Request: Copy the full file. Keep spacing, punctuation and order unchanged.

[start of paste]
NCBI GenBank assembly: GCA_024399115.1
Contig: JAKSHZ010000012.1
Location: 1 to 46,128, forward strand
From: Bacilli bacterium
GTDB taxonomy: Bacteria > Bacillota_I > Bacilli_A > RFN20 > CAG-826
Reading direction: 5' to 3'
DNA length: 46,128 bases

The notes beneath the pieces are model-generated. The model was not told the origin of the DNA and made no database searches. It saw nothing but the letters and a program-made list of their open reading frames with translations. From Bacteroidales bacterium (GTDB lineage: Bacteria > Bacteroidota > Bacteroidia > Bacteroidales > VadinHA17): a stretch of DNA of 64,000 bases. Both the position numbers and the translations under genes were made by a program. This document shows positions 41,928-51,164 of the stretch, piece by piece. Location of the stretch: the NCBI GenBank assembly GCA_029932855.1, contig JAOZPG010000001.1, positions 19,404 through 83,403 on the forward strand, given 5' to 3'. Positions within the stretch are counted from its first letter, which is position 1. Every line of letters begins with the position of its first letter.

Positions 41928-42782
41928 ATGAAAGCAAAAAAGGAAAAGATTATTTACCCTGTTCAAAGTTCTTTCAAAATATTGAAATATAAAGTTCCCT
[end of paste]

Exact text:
NCBI GenBank assembly: GCA_024399115.1
Contig: JAKSHZ010000012.1
Location: 1 to 46,128, forward strand
From: Bacilli bacterium
GTDB taxonomy: Bacteria > Bacillota_I > Bacilli_A > RFN20 > CAG-826
Reading direction: 5' to 3'
DNA length: 46,128 bases

The notes beneath the pieces are model-generated. The model was not told the origin of the DNA and made no database searches. It saw nothing but the letters and a program-made list of their open reading frames with translations. From Bacteroidales bacterium (GTDB lineage: Bacteria > Bacteroidota > Bacteroidia > Bacteroidales > VadinHA17): a stretch of DNA of 64,000 bases. Both the position numbers and the translations under genes were made by a program. This document shows positions 41,928-51,164 of the stretch, piece by piece. Location of the stretch: the NCBI GenBank assembly GCA_029932855.1, contig JAOZPG010000001.1, positions 19,404 through 83,403 on the forward strand, given 5' to 3'. Positions within the stretch are counted from its first letter, which is position 1. Every line of letters begins with the position of its first letter.

Positions 41928-42782
41928 ATGAAAGCAAAAAAGGAAAAGATTATTTACCCTGTTCAAAGTTCTTTCAAAATATTGAAATATAAAGTTCCCT